An Introduction To Stage Races

A Stage race is a foot race that takes place over more than one day – or stage.   They typically cover between two and six stages.   Given there are so many stage races with different formats and elements, it’s a wide field to try and categorise. So here is a brief overview of what a stage race might consist of!

(Note: stage races are sometimes referred to as multi-stage races – it’s the same thing.)


Stage Races Explained

Here are some typical features of stage race, though remember that every event is different:

  • Typical distance is an average of 30-50km / day
  • Spread over 3-6 stages, or days
  • Often features one longer day, of 70-100km
  • Runners sleep in tents or other provided accommodation each night
  • There are check points roughly every 10 km, typically with water
  • May be self-supported (runners carry all food and equipment with them), supported (runners only carry a few small pieces of equipment, food is provided) or somewhere in between
  • Usually stage races are held in areas of special interest – exotic countries, challenging environments and remote locales.

Of course, not every stage race follows the above rules.  There are many great two and three day stage races, and at the other end of the spectrum are stage races that stretch on for 10 days or more.

An Introduction To Stage Races

Stage Races – Why Are They Different?

Stage races are wildly different to normal foot races, both in how you approach them and how you’ll experience them.

In a typical one day event – be it a 10km, marathon or 100km – your goal is normally to get to the finish line in the quickest time you can.  It’s one block of sustained effort, with a clear end point.  Whatever happens, it’s going to be over in just a few hours – then you can sit back, relax and recover.  Even injuries are secondary during a one day event – if you start to feel that old knee pain creep up, you can push through it and worry about it later.

Stage races are fundamentally different.  In stage races, you have to keep yourself moving forward day after day.  This means that going as fast as you can is not a sustainable strategy, and will likely get you in trouble early on.  You’ve got to constantly be conservative – hold something back for the next day, or next few days.  

You also have to become a master strategist – if you have to carry all your food for an entire week on your back, how do you decide how much you’re going to take, and when you’re going to eat it?  Carrying a 70g Clif bar in your pack for five days – or 200km, let’s say – adds up to a lot of work.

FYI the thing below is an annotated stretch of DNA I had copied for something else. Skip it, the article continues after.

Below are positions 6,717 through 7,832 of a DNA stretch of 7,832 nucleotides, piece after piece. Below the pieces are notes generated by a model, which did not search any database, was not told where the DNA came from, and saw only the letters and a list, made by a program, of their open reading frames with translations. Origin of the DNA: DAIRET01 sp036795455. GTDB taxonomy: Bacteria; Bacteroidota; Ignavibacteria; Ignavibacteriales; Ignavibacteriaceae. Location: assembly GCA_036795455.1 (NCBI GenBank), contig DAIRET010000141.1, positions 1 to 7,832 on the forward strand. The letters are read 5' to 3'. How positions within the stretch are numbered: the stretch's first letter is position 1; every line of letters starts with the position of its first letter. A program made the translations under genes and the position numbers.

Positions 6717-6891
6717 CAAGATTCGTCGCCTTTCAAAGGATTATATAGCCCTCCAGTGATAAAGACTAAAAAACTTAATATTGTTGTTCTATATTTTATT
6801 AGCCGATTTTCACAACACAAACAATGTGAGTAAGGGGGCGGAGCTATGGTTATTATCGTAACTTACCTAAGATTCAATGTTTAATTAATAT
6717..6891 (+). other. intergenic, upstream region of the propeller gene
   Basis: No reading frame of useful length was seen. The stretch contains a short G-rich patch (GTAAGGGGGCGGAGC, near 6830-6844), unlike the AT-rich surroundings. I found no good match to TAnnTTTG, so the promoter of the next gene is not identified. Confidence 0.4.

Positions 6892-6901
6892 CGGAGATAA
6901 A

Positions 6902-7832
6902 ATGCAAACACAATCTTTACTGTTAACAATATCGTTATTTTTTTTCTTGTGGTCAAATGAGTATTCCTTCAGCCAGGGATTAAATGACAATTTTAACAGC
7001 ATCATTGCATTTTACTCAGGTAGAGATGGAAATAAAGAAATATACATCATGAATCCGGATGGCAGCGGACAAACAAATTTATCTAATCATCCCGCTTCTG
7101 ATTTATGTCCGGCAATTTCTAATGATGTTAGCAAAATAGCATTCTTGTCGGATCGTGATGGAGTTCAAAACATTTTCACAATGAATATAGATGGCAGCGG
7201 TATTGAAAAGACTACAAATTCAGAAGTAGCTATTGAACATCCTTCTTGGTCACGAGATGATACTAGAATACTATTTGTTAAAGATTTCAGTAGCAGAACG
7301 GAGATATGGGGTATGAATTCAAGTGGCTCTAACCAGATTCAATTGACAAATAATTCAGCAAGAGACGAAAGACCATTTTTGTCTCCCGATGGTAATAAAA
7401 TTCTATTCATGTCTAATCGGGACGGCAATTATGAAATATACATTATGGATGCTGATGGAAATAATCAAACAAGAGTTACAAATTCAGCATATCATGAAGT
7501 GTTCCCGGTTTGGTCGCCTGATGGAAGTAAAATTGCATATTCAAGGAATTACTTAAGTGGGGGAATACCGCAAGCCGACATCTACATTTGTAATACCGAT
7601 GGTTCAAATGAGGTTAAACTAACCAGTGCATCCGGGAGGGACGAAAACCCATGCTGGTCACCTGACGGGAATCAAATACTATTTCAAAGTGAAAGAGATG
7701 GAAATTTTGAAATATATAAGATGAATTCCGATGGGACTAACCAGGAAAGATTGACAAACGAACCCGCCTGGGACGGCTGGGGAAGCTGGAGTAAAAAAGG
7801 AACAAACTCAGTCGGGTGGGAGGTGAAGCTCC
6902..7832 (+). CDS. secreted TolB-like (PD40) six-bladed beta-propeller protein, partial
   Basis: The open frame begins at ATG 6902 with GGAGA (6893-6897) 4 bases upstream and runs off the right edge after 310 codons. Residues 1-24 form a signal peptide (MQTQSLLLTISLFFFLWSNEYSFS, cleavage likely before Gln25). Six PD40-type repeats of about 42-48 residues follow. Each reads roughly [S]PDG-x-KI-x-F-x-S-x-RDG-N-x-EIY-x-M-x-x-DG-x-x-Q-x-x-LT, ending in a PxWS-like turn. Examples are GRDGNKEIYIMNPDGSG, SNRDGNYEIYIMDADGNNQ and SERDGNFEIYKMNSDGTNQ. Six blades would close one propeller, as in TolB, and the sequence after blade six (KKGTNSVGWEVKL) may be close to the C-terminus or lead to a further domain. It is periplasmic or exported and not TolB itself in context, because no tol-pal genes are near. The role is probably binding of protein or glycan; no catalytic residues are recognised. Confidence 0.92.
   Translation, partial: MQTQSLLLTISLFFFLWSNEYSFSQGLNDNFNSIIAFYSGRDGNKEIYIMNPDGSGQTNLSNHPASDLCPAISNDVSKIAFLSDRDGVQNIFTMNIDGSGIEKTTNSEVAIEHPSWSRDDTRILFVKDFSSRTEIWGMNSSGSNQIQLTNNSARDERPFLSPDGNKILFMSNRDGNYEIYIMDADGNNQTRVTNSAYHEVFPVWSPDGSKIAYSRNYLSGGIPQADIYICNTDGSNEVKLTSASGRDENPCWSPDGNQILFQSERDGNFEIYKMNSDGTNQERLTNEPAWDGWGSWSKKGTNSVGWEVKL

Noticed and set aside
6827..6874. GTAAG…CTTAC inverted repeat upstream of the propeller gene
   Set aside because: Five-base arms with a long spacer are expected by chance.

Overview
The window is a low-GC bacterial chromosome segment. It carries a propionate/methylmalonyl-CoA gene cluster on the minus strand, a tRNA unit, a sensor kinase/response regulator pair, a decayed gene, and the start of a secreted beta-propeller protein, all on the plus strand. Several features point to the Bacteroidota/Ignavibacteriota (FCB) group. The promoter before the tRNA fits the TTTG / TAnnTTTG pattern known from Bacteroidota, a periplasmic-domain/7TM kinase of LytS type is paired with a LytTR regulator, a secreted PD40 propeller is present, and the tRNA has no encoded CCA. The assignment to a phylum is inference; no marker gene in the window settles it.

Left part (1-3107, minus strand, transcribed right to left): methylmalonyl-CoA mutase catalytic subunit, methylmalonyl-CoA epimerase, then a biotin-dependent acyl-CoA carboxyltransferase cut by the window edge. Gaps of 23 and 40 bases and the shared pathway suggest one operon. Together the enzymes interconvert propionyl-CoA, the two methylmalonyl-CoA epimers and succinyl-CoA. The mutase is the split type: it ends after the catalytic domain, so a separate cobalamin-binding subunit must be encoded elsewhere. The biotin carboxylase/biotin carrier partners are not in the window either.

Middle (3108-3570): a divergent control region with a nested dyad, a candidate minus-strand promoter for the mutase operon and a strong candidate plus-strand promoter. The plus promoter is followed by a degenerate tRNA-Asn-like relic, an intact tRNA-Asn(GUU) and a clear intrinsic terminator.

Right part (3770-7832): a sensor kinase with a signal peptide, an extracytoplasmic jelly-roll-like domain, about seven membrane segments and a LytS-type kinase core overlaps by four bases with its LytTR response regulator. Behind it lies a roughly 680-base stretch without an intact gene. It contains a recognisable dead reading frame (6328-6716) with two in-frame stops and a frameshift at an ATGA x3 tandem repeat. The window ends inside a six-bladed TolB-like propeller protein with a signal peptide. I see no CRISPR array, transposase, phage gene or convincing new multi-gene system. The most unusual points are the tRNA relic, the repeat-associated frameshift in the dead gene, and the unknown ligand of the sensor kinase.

The magnitude of the undertaking in a stage race means that many runners simply have the goal of finishing, and any element of competition is secondary to the physical challenge and the cross-country journey they go through.  

mandatory equipment

Types of Stage Race Explained

I briefly covered the different types of stage race above, now I’ll give a little more detail:

Self-supported Stage Races

Self-supported stage races mean you take everything you need for that week with you on your back – this means all your food, clothing and equipment.  Water is the provided by the organisers, as well as (usually) some form of tents or accommodation.  A self-supported race is a huge undertaking and requires a good deal of planning, testing and preparation in order to do it comfortably.  

Self-supported races can be physically and mentally challenging- you have to carry all your equipment while you run, and in the campsites you have to be entirely self-sufficient.  A typical pack will weigh around 10kg at the start of a 6-stage event, and around 6kg by the end when you have eaten all your food.

Examples of self-supported stage races include Marathon des Sables and the 4 Deserts series.

Supported Stage Races

A ‘supported’ stage race is one in which many of your needs are provided by the organizers.  They will typically transport your ‘drop bag’ from campsite to campsite, leaving you to only carry the essentials in a small pack as you run.  Meals may be provided, or there may be restaurants near each campsite.  Alternatively you may have to bring your own meals in your drop bag and look after yourself.  The level of support and comfort can vary, from staying in basic tents to staying in 4 star hotels.

Examples of supported stage races include the Burgos ‘The Way Of Legends’ race in Northern Spain, and the Global Limits series.

Global Limits Cambodia

Visit our stage race category page for more race reports and advice on stage races!

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Thomas Watson is an ultra-runner, UESCA-certified running coach, and the founder of His work has been featured in Runner's World,, MapMyRun, and many other running publications. He likes running interesting races and playing with his two tiny kids. More at his bio.

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